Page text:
Thinking global, living local: Voices in a globalized world

Matters of the Heart

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The rapid economic growth India is experiencing seems to have  hit Indian hearts with a vengance. It’s a hard and sorry fact that many young Indians are now dying of heart attacks  even though this may not make headline news the way India’s rural poor and emaciated children do.

The Indian male in his thirties is most at risk from heart attacks: 12 percent of the under 40 age group is affected as compared to 5.6 percent of their western counterparts. The 2011 India Today Saffola Study on 46,000 urban Indians reveals that 78 percent of men between 30 and 34 run the risk of a heart attack. The average age of heart patients in India is 45.

Cardiovascular Disease in India(2010)

Genetics, Culture or Lifestyle?

Genetics doesn’t seem to favour the Indian heart either. Apparently, Indian patients have narrower arteries which makes it more difficult to perform bypass grafting surgery, says Dr Devi Shetty, the cardiologist at Narayana Hrudalaya- a multi-specialty hospital in the southern city of Bangalore.

It’s agreed that Indians are genetically more prone to heart diseases, but diet, culture, stress, present-day lifestyles (with little physical activity and excessive drinking and smoking) all lead to obesity and hypertension which are, after all, proven triggers for heart disease.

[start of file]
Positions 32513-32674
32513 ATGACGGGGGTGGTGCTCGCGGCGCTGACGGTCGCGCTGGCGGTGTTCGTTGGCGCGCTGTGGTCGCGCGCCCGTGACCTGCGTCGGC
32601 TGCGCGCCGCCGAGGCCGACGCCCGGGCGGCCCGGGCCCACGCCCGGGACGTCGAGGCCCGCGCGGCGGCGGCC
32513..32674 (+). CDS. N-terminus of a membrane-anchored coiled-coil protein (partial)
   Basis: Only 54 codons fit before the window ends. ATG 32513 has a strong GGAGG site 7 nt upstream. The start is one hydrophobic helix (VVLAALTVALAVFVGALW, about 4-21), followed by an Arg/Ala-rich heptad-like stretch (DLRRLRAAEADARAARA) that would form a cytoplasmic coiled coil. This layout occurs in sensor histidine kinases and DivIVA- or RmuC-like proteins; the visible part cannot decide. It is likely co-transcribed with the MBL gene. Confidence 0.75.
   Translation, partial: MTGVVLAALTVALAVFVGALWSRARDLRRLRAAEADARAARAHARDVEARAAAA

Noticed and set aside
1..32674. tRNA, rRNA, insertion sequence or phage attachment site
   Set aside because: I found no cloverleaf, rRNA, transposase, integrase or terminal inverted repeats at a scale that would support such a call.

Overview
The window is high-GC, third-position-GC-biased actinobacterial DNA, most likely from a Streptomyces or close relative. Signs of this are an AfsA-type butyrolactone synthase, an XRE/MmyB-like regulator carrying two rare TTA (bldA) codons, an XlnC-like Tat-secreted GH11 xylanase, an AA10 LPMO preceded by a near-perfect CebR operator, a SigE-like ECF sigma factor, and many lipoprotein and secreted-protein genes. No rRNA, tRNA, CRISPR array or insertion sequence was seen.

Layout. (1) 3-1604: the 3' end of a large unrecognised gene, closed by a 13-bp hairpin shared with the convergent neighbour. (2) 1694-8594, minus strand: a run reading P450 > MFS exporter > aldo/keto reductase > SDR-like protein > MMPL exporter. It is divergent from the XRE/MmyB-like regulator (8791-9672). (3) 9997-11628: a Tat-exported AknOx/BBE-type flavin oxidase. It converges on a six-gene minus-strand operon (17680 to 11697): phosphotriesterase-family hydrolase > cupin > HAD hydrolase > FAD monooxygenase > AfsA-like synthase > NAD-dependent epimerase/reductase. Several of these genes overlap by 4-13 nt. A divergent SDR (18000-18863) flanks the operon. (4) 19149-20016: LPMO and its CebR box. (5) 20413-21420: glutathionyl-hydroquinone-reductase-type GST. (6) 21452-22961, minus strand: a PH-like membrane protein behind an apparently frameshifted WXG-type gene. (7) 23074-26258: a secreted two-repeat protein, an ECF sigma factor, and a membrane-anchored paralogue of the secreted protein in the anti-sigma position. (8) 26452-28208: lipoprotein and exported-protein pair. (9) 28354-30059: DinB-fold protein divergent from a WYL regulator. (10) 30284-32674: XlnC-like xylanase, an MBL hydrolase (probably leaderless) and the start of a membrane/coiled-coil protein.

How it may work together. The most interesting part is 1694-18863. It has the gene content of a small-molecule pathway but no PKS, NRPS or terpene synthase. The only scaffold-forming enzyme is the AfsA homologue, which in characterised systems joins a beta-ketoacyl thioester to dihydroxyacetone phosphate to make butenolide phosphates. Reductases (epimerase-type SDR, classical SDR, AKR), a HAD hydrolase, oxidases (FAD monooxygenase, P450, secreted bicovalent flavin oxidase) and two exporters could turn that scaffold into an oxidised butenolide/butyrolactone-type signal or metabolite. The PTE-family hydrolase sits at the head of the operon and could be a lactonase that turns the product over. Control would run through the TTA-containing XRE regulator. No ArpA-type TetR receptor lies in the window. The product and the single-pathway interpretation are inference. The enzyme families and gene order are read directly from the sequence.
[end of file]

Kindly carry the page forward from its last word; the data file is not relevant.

Narrower arteries also have to bear the brunt of a culture that practices “forced feeding” – as a way of showing love and hospitality. “Thoda aur khalo” (have a little more) we always insist. Here, we’re supposed to take, “oh, now that you’ve put on some weight, you’re really looking nice”, as a compliment. We hear it all the time and we may not even be particularly thin.

Being dependent on others to do most of our work is not uncommon either. Most middle class families will have domestic help to do most of the housework, including cleaning, washing dishes, cutting vegetables, and fetching them from the market- if not the actual cooking. Preparing a cup of tea at the office, cleaning our car or our backyard, moving things around, painting jobs, etc are all delegated to the domestic helps. And don’t we get all stressed out when our help doesn’t turn up even for a single day? We fail to notice our expanding waistlines until they start to constrict our arteries and land us in hospital beds.

Though most Indians prefer to eat home-cooked food and take immense pride in preparing different varieties of  food, it’s not surprising that the demand for western fast foods  has increased since the early 1990s with  economic  growth and more disposable incomes, especially among younger people.